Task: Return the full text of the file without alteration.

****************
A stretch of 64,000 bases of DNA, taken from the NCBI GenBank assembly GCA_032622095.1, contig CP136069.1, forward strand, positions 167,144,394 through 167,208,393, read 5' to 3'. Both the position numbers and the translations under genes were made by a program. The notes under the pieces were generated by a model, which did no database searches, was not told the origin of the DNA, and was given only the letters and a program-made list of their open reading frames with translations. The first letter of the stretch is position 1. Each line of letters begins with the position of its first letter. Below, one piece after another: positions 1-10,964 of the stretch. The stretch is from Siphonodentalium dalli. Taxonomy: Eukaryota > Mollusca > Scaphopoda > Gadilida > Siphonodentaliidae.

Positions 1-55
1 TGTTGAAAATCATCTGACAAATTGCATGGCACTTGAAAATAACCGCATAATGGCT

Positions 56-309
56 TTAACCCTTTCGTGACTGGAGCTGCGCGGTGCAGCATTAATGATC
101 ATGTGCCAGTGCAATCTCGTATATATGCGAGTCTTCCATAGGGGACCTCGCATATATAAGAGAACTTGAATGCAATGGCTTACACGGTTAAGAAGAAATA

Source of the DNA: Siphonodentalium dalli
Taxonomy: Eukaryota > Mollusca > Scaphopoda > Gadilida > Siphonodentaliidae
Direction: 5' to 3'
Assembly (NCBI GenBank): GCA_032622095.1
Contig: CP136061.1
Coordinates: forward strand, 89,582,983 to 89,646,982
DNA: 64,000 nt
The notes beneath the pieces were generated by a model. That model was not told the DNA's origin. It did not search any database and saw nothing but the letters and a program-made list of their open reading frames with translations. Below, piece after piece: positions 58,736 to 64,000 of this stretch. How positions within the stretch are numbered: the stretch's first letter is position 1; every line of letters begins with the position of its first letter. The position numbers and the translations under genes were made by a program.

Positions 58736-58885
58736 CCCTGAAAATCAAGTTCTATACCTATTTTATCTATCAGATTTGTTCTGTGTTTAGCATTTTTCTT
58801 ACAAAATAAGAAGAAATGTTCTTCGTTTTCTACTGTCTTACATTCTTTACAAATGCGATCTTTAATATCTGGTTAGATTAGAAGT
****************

A stretch of 64,000 bases of DNA, taken from the NCBI GenBank assembly GCA_032622095.1, contig CP136069.1, forward strand, positions 167,144,394 through 167,208,393, read 5' to 3'. Both the position numbers and the translations under genes were made by a program. The notes under the pieces were generated by a model, which did no database searches, was not told the origin of the DNA, and was given only the letters and a program-made list of their open reading frames with translations. The first letter of the stretch is position 1. Each line of letters begins with the position of its first letter. Below, one piece after another: positions 1-10,964 of the stretch. The stretch is from Siphonodentalium dalli. Taxonomy: Eukaryota > Mollusca > Scaphopoda > Gadilida > Siphonodentaliidae.

Positions 1-55
1 TGTTGAAAATCATCTGACAAATTGCATGGCACTTGAAAATAACCGCATAATGGCT

Positions 56-309
56 TTAACCCTTTCGTGACTGGAGCTGCGCGGTGCAGCATTAATGATC
101 ATGTGCCAGTGCAATCTCGTATATATGCGAGTCTTCCATAGGGGACCTCGCATATATAAGAGAACTTGAATGCAATGGCTTACACGGTTAAGAAGAAATA

Source of the DNA: Siphonodentalium dalli
Taxonomy: Eukaryota > Mollusca > Scaphopoda > Gadilida > Siphonodentaliidae
Direction: 5' to 3'
Assembly (NCBI GenBank): GCA_032622095.1
Contig: CP136061.1
Coordinates: forward strand, 89,582,983 to 89,646,982
DNA: 64,000 nt
The notes beneath the pieces were generated by a model. That model was not told the DNA's origin. It did not search any database and saw nothing but the letters and a program-made list of their open reading frames with translations. Below, piece after piece: positions 58,736 to 64,000 of this stretch. How positions within the stretch are numbered: the stretch's first letter is position 1; every line of letters begins with the position of its first letter. The position numbers and the translations under genes were made by a program.

Positions 58736-58885
58736 CCCTGAAAATCAAGTTCTATACCTATTTTATCTATCAGATTTGTTCTGTGTTTAGCATTTTTCTT
58801 ACAAAATAAGAAGAAATGTTCTTCGTTTTCTACTGTCTTACATTCTTTACAAATGCGATCTTTAATATCTGGTTAGATTAGAAGT